Christianity is the largest religion in Ghana. over 58% of the population of the country are Christians. Let me take you through a very brief history of Christianity in Ghana.
In the 15th century European merchants brought a form of Catholicism which inspired Christianity around Elmina and Cape Coast. But it couldn”t survived and mysteriously vanished after about 50 years. This could be attributed to so many factors which we will one day discussed.
However, the fate of Christianity in those days were in the hands of same self-seeking colonized masters. Brandishing the cross in one hand, they held fast to the pistol in the other. It is true that the colonizers were not evangelizers and, in many instances, did not even believe Christianity; yet, their origin and coincidence of their appearance in Ghana identified them as one. They were, therefore, entangled in the supreme contradiction of preaching the freedom of all the children of God, while at the same time they imposed heavy burdens such as the slave trade on us.Then came the second wave of Christianity in the 19thcentury. This time it was a very fragmented and confrontational Christianity that we had to contend with.
What is worse, they preached forms of Christianity that had caught on in their various countries in Europe and which often invariably, at least externally, clashed with one another. Religion and colonial secular interests locked horns with each other, the colonialists bringing along with them the brand of Christianity found in their countries. The catholic Portuguese were ousted by Calvinist Danes who in turn had to give way to Reformed Dutch who vacated their position to Anglican and Methodist British. What was otherwise a military, political or economic colonial situation created an inevitable sectarian conflict among different Christian churches.
Christian denominations were caught up in the struggle for conversions, which made one denomination the enemy or, at least, the rival of another. The different denominations established strongholds in different parts of Ghana. The Methodists were strong in Western and Central Regions, the Presbyterians in the Eastern Region, Anglicans in the urban areas and Catholics spread thinly in the whole land. Greater Accra Region was mainly Presbyterian and Methodist.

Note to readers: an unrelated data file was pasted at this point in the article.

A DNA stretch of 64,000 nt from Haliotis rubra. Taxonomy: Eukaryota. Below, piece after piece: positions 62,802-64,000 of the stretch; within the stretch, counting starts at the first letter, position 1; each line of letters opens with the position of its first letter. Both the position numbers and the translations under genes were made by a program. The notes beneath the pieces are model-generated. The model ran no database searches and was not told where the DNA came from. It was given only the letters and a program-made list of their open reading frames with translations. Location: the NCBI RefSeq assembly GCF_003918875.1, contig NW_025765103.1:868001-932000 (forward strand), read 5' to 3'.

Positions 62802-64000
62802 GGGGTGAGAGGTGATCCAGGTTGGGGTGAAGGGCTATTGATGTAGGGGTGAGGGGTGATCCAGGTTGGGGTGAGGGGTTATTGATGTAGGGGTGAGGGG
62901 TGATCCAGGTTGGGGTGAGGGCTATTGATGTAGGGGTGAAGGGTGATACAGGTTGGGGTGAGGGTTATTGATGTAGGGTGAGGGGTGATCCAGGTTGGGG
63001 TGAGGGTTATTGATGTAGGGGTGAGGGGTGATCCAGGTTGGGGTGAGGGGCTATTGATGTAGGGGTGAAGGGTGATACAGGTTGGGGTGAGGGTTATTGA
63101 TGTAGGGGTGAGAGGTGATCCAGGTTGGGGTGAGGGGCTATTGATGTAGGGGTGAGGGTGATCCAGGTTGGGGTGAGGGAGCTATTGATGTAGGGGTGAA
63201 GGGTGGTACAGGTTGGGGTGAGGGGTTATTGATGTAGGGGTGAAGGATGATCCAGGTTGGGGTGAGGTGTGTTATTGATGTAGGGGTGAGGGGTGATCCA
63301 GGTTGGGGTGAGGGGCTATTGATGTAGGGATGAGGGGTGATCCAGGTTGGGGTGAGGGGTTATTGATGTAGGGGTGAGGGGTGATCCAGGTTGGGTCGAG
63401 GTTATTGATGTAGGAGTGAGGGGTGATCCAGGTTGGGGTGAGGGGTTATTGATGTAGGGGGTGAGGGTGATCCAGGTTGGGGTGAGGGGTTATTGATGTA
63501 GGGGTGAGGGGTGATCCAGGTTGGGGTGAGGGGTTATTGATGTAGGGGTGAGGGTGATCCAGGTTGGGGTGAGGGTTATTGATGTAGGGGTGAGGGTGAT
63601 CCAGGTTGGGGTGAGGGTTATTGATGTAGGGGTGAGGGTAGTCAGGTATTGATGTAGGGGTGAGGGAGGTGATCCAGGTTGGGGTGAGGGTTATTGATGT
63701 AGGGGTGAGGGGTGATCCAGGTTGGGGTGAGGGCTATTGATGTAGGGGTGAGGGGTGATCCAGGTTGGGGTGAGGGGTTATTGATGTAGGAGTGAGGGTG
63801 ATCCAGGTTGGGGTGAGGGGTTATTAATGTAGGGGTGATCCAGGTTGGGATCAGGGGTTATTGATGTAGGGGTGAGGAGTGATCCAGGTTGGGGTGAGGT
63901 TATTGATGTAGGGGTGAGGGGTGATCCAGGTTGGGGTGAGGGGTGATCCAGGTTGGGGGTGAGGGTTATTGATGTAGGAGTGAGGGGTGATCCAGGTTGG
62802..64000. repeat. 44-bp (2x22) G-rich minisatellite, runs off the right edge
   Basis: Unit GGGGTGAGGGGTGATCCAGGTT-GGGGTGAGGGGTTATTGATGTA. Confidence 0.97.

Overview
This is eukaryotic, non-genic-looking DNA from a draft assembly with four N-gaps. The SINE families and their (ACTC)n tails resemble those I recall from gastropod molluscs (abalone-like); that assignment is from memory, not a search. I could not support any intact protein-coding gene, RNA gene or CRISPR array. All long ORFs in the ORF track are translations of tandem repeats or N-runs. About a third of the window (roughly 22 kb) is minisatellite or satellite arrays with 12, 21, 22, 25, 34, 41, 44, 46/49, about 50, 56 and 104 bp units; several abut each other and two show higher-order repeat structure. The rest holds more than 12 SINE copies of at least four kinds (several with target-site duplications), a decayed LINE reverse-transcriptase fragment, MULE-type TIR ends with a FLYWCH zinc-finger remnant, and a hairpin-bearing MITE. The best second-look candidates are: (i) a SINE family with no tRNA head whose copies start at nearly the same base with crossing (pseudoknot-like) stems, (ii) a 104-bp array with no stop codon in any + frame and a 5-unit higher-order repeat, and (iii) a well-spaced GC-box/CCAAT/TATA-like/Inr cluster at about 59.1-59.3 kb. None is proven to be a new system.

The different Christian denominations, by their rivalry ended up dividing Ghanaian, in contradiction to the principle of unity that all nations seek and the cardinal virtue of being one, according to the Lord Jesus Christ’s own words.
The mid-20th century saw the upsurge of new religious movements: Pentecostal, charismatic, healing, spiritual and independent African churches, to mention a few.
These new Christian churches were either introduced from outside Africa, especially the United States, or from other African countries such as Nigeria. They came at different times and settled but many of them too sprang from Ghanaian roots. Some of these are splinter groups from mainline mother Churches while many others are churches that have sprung up on their own merit.
The thrust of their ministry seems to be insistence on evangelism, man’s sinfulness, repentance, healing, provision of answers to problems of practical life, literary interpretation of scriptural texts, lively and participatory liturgies, and the use of African mentality in dealing with the faithful.
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